Tesla's 2018 headaches are far from over. The company has faced SEC attention following CEO Elon Musk's tweets about taking the company private -- which some feel is the equivalent of stock manipulation -- and it has even been hit with a lawsuit from a former employee.
Martin Tripp, the employee in question and self-proclaimed "whistleblower," alleged that Tesla knowingly distributed damaged batteries and used "scrap" parts in its vehicles.
Now, a second whistleblower has entered the fray: Karl Hansen, a former member of Tesla's internal security department, according to Jalopnik. Both Hansen and Tripp are being represented by the same attorney, Stuart Meissner.
Hansen alleges in his complaint that a Tesla employee dealt "substantial" amounts of cocaine to third parties, including possible members of a Mexican drug cartel.
Hansen says Tesla did not disclose these possibilities to its shareholders, despite being approached by authorities about the matter.
Jalopnik also says Hansen allegedly discovered that $37 million of raw materials had been stolen from Tesla's Gigafactory - a theft he was apparently told to keep quiet about.
Just to reiterate, these are all allegations, and to our knowledge, none of it has been publicly proven as of writing.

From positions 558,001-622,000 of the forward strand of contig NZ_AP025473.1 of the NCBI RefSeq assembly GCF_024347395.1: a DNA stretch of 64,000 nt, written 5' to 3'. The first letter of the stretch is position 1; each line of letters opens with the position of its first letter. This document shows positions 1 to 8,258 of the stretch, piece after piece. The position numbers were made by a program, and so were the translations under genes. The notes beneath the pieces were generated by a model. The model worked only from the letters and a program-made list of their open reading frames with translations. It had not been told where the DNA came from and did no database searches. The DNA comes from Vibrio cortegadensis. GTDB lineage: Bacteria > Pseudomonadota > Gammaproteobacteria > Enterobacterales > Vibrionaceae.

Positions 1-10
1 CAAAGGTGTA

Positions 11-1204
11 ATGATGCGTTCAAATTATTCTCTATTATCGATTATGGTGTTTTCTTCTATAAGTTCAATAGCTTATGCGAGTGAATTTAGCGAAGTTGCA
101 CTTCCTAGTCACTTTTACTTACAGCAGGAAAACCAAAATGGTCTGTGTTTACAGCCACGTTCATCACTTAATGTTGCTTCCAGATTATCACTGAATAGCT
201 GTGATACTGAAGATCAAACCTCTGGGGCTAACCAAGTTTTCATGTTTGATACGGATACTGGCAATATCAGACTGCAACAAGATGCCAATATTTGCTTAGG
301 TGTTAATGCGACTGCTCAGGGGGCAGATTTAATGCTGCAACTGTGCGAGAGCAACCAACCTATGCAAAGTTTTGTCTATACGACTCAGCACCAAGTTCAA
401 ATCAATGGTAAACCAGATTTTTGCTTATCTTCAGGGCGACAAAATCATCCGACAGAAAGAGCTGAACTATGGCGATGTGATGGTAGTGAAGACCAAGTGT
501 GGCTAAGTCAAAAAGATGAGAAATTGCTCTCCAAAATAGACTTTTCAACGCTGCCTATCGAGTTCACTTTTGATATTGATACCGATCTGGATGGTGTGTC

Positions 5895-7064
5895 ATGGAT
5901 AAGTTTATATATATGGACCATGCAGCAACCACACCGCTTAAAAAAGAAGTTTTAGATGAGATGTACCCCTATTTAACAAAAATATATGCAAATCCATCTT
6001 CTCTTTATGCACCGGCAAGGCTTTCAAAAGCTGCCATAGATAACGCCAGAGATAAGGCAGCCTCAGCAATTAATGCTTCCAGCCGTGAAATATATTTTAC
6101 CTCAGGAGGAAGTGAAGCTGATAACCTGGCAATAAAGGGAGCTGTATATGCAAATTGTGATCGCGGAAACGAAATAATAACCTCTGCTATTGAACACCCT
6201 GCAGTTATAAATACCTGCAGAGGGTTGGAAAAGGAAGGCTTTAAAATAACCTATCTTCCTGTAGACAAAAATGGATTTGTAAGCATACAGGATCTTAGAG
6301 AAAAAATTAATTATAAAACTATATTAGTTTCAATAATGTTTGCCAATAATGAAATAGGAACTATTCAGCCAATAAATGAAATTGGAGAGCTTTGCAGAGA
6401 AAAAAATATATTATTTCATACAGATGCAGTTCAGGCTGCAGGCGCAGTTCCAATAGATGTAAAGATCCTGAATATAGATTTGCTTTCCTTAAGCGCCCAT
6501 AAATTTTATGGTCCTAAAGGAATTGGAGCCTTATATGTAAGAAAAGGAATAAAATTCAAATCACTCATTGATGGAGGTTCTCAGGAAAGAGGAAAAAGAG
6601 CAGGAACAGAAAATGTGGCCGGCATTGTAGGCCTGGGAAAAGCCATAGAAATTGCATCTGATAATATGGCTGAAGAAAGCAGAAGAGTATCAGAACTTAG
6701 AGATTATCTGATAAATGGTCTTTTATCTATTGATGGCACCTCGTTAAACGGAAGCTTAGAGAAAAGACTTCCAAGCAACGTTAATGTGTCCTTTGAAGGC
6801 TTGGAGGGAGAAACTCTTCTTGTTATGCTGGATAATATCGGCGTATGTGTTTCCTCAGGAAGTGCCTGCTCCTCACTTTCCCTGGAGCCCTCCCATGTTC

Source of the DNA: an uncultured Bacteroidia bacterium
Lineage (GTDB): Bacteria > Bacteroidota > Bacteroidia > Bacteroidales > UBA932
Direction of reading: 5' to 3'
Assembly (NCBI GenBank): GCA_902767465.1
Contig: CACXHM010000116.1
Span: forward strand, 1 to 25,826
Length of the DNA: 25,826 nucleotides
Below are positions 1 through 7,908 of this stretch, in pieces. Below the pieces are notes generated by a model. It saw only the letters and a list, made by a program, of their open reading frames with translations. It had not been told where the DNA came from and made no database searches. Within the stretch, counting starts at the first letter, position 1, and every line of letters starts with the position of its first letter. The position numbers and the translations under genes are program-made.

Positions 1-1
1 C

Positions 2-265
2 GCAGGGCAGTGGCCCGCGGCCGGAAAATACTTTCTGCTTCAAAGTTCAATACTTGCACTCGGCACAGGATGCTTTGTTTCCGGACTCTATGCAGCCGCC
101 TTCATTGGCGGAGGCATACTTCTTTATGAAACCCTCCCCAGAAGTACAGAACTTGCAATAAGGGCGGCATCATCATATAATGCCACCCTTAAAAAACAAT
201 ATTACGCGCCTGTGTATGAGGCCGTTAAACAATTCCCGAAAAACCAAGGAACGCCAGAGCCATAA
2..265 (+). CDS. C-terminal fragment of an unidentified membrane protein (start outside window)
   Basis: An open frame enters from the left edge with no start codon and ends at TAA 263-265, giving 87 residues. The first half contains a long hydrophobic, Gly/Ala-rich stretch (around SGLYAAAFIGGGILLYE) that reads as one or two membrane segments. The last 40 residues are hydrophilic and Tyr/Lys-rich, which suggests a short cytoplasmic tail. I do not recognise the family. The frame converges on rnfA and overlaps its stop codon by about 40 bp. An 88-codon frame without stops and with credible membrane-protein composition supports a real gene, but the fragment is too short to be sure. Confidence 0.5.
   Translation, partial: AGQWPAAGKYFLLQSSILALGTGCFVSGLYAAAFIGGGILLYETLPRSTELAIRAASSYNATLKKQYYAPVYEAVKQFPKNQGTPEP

However, a Tesla spokesperson does seem to at least acknowledge the fact that Hansen brought these concerns to company leadership in the past, suggesting he hasn't merely made them up out of the blue.
The spokesperson's statement, initially sent via email to TechCrunch, is as follows:
Mr. Hansen’s allegations were taken very seriously when he brought them forward. Some of his claims are outright false. Others could not be corroborated, so we suggested additional investigative steps to try and validate the information he had received second-hand from a single anonymous source.
Because we wanted to be sure we got this right, we made numerous attempts to engage further with Mr. Hansen to understand more about what he was claiming and the work that he did in reaching his conclusions.
He rejected each of those attempts, and to date has refused to speak with the company further. It seems strange that Mr. Hansen would claim that he is concerned about something happening within the company, but then refuse to engage with the company to discuss the information that he believes he has.
As was the case when we reported on Tripp's lawsuit against Tesla, it's tough to say which side is in the right here. This matter will undoubtedly be settled in court down the line.
With that said, Hansen's claims are pretty outlandish and will require some substantial evidence before the public, or government agencies, will take them seriously.Share this article: